Post-surgery goal: Deshaun Watson focused on rapport with David Njoku

Deshaun Watson is working to get on the same page as David Njoku

Cleveland Browns, David Njoku, Deshaun Watson
Cleveland Browns, David Njoku, Deshaun Watson / Lauren Leigh Bacho/GettyImages

Some great news on the Deshaun Watson front. Per Mary Kay Cabot Watson has been medically cleared to start some "light throwing" following his shoulder surgery last November.

While we don't know the details of what's included in his "light throwing," we do know who will be a primary target. To no surprise, Watson's personal QB coach Quincy Avery will be there, but teammate tight end David Njoku has flown out to LA to take part in Watson's sessions. This may initially not seem significant, but it is a step in the right direction to address a need in this offense for next year.

That need being Watson developing better chemistry with Njoku.

It's well known that Njoku had a career year in 2023 and cemented himself as a top player in his position. Among all tight ends, Njoku was first in yards after catch (608), sixth in receiving yards (882), and tied for second in TDs with six.

This was amazing to witness last season but then alarming when looking at all of his statistical categories, a vast majority of his production came when Watson wasn't on the field. 75 percent of his catches, 80 percent of his receiving yards, and 83 percent of his touchdowns were with a quarterback other than Deshaun Watson.

Could have this been a general scheme issue with head coach Kevin Stefanski not involving Njoku enough? Possibly as it took four weeks this past season for Njoku to see more than four targets in a game.

It would also be wise to point out that in his last two games with Watson, he saw 15 targets, which he turned into 10 catches for 84 yards and a score. Although seeing what Njoku was capable of this season, it does make the fact he never saw over 59 yards in a game with Watson very alarming.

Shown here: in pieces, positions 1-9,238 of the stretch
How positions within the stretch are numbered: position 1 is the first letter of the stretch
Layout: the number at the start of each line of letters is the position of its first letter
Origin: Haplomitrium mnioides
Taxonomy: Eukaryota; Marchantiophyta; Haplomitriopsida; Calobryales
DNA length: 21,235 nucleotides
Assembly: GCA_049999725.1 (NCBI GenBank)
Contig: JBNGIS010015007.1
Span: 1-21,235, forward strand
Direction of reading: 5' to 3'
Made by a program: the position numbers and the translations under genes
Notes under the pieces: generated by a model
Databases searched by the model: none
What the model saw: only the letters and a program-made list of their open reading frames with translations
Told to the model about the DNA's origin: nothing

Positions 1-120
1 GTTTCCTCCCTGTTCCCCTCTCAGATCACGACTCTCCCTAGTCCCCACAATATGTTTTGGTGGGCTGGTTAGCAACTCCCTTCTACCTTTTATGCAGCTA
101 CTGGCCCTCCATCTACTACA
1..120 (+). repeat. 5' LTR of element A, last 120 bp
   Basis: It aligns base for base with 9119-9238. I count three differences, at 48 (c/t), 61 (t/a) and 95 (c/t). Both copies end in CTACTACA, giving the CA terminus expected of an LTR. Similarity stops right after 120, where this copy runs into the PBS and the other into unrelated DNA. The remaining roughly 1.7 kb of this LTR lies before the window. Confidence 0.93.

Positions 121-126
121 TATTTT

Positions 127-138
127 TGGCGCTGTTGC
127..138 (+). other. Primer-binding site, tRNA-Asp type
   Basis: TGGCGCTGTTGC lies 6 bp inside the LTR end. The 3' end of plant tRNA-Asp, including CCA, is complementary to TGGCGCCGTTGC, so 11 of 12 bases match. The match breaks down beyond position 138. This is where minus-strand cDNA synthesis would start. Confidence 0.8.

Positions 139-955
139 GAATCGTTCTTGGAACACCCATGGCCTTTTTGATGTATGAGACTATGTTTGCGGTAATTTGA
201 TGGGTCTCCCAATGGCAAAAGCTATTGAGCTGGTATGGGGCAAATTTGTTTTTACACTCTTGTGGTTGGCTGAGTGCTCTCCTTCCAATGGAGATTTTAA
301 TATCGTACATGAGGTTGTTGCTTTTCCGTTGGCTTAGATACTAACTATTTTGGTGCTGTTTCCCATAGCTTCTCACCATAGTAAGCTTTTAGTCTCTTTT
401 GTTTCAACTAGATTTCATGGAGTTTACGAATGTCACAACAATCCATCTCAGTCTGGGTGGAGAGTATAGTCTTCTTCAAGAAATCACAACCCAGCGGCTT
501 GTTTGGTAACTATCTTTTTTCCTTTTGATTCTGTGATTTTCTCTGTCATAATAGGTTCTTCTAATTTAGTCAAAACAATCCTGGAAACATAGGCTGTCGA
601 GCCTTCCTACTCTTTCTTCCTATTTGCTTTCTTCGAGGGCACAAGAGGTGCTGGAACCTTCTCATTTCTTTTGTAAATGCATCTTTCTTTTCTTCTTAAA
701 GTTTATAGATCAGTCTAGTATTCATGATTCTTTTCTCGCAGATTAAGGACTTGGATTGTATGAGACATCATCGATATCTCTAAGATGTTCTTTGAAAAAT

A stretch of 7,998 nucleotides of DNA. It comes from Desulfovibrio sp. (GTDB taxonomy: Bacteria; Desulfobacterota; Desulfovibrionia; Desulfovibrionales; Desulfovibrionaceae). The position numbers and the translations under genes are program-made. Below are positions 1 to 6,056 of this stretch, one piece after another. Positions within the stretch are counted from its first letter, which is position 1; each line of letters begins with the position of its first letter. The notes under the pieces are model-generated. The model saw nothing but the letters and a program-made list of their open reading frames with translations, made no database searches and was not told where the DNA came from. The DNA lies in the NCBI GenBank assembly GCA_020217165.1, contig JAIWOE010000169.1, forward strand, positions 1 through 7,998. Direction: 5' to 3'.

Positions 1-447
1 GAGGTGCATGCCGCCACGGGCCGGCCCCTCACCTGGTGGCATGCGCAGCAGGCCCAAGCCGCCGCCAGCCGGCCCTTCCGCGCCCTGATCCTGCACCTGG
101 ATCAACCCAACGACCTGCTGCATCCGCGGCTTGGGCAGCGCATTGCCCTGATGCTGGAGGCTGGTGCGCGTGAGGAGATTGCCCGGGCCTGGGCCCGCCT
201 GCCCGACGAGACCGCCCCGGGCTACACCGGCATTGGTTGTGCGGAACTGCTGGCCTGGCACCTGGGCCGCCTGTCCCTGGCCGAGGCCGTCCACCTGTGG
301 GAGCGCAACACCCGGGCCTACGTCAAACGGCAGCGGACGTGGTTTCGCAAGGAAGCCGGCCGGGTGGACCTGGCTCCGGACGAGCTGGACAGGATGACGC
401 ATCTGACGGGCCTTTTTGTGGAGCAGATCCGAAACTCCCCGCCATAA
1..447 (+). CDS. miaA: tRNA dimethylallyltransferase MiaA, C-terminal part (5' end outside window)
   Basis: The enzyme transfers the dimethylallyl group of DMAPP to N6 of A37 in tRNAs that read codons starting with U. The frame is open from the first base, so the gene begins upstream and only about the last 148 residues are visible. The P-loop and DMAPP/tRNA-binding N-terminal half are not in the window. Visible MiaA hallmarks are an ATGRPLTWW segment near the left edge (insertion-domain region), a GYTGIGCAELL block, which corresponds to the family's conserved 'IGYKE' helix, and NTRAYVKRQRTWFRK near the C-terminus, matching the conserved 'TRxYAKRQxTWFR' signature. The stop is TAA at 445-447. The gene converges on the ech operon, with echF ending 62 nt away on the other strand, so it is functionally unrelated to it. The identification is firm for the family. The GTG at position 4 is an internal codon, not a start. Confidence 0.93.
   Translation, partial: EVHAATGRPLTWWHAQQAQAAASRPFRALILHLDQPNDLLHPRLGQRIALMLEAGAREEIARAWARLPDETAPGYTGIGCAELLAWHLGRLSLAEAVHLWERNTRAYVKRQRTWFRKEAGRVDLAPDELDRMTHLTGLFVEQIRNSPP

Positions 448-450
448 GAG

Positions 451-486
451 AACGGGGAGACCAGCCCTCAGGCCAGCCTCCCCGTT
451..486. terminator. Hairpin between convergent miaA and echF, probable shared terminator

This issue wasn't just this season either. When comparing the averages of Njoku's 10 games with Watson vs the 20 games he had with the likes of Joe Flacco, Dorian Thompson-Robinson, PJ Walker, and Jacoby Brissett the results are concerning.

With Watson, Njoku is averaging five and a half targets, three and a half receptions, 34 yards, and scoring every four games. Without Watson: Njoku is seeing seven and a half targets, over five catches, 58.5 yards, and scoring every three games. Keep in mind all of these four quarterbacks were Deshaun Watson's backup.

The good news is that the first person Watson is throwing to post-surgery is to Njoku. He has to be involved just as much as last season as he's too good of a receiving target to not be the second option in this offense.

In four out of the six games this offense passed for over 250 yards, Njoku had at least 91 yards or more receiving. Plus with him being so explosive in the open field, it's easy to get him the ball. Njoku's average depth of target is below five yards and he averages over seven yards after the catch. In Lamen's terms, if you do the math, he is a walking first down.

In a must-win year where Deshaun needs to put together his best year in a Browns uniform, it would be smart to feature his superstar tight end.

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